Cities should plan with the regional context in mind especially the nearby towns and rural areas that are dependent on it although some cities will be much more connected with their markets abroad. This would help develop a regional plan for urbanization and economic development which would then be integrated at the state level. Revamping the state level machinery for urban development is even more crucial than at the central level. At present responsibilities of urban development are fragmented into different departments. Also the pattern of this fragmentation is different from state to state. The state level apparatus needs to be consolidated as elaborated for the central level below.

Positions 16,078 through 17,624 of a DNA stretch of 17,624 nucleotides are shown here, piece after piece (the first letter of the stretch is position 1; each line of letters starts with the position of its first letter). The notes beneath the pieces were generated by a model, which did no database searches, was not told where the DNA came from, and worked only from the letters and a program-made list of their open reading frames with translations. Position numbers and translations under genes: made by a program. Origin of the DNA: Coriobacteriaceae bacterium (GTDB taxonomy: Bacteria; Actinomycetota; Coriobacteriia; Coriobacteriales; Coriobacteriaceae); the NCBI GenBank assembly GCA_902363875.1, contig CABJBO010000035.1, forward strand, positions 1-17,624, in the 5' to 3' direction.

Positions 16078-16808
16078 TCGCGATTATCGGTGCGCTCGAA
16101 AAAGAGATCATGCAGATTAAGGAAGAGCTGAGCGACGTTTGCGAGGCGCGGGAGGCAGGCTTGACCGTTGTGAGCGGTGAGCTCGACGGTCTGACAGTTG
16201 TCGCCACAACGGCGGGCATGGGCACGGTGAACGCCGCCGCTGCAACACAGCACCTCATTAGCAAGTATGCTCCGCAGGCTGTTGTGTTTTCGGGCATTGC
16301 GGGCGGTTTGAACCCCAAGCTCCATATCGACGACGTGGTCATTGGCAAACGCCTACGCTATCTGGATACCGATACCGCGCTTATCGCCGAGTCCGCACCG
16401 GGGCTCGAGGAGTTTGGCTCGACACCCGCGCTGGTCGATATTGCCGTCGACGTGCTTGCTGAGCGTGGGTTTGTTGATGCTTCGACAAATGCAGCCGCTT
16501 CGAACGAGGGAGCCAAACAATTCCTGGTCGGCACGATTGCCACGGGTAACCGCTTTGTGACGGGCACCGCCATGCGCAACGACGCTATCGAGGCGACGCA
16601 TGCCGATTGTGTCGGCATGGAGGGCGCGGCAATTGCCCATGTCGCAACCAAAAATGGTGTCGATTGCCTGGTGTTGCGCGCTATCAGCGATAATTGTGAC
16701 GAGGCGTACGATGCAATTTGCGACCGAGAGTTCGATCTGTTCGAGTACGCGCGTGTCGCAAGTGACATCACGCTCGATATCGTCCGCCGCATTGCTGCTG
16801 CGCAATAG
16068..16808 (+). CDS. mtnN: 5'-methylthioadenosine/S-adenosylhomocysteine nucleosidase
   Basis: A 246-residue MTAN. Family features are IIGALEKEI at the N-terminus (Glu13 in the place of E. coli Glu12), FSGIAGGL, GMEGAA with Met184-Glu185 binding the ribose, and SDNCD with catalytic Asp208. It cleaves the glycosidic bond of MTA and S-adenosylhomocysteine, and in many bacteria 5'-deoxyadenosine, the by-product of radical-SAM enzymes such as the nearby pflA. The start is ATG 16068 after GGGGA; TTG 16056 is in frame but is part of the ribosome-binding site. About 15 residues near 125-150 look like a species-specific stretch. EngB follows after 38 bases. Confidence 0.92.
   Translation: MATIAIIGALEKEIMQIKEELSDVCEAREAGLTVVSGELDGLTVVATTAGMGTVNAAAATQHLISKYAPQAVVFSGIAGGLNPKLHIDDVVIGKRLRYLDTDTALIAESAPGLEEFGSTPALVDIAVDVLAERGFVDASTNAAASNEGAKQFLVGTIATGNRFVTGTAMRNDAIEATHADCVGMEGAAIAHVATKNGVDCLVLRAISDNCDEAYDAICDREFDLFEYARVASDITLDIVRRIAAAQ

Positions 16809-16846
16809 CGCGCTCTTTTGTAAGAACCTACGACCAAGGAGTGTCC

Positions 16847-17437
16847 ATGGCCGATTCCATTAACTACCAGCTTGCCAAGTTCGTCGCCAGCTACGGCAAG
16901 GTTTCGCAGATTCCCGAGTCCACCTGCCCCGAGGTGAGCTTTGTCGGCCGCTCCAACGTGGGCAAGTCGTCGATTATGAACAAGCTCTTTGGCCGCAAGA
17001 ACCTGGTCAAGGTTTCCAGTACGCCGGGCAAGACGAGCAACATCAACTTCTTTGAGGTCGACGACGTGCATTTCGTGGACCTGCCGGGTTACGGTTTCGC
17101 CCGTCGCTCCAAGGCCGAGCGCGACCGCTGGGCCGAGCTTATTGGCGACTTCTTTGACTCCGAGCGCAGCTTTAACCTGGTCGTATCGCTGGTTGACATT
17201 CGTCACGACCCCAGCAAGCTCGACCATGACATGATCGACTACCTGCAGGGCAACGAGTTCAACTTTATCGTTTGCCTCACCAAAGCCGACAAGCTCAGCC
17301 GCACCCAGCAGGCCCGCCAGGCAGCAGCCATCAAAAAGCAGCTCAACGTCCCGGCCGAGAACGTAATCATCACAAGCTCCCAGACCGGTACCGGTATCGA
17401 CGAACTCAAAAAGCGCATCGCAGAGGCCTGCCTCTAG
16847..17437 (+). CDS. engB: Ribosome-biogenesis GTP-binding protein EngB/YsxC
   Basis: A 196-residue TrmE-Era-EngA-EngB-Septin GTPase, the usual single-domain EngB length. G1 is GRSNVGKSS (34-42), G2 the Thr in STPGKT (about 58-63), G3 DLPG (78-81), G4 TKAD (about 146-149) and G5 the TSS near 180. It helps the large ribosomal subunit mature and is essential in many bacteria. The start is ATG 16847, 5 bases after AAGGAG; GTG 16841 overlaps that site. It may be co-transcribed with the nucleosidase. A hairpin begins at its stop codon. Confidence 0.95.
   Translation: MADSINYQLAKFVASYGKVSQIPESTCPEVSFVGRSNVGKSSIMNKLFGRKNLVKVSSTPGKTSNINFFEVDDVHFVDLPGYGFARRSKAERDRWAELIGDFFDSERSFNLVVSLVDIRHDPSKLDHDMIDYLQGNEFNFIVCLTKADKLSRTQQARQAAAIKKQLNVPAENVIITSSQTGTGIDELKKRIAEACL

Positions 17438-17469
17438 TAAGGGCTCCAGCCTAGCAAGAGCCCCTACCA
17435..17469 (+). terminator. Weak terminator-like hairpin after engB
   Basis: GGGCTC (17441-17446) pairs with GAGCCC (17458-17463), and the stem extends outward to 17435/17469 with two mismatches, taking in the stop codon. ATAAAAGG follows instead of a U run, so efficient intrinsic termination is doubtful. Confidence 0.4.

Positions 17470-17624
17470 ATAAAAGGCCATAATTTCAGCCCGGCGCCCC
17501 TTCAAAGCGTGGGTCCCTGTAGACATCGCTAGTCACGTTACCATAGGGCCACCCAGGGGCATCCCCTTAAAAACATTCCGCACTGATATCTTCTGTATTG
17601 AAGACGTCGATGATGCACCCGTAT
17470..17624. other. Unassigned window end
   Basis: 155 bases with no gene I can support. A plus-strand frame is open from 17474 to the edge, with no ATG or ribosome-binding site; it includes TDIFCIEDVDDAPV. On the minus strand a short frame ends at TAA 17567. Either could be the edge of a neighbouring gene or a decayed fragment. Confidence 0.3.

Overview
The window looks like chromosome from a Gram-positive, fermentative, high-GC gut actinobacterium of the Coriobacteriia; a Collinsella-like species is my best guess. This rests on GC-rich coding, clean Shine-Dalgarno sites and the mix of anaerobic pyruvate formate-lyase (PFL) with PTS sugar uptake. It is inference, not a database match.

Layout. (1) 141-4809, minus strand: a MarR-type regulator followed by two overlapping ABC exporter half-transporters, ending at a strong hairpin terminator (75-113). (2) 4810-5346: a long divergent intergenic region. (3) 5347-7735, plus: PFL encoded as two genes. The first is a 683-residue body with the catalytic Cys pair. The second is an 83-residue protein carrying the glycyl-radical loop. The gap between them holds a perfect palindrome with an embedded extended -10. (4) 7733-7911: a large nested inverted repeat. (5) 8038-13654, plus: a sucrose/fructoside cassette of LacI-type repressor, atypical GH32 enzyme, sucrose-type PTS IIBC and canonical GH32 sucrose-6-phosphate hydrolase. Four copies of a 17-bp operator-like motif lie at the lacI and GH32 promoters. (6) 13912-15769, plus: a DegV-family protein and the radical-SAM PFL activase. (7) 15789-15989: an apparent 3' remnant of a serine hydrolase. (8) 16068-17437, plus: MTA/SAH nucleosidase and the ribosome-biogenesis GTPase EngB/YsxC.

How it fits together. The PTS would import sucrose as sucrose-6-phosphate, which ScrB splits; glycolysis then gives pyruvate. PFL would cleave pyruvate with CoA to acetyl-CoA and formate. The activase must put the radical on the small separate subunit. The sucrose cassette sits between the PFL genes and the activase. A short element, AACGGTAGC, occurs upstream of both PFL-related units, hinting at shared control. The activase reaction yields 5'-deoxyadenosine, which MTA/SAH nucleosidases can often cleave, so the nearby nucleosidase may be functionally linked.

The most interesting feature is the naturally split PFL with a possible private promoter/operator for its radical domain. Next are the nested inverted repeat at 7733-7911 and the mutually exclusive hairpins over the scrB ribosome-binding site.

At the national level, the ministry of urban development needs to be strengthened and reoriented if it has to play an effective role in overseeing urban planning and development. Since most the work in urban development planning is envisaged at the state level, the role of the central ministry is mainly as a nodal organization for coordinating action, providing technical advice and working out detailed urban investment implications. This technical support arm should be capable of leading urban policy making and would need to be at the cutting edge of urban research. The organization would need to develop systems for improving information on cities and monitoring of investment programs of these cities by standardization of data requirements, technologies of localizing data etc. This would go a long way in systematizing urban development processes and make it a readily available tool to enhance economic planning for the country.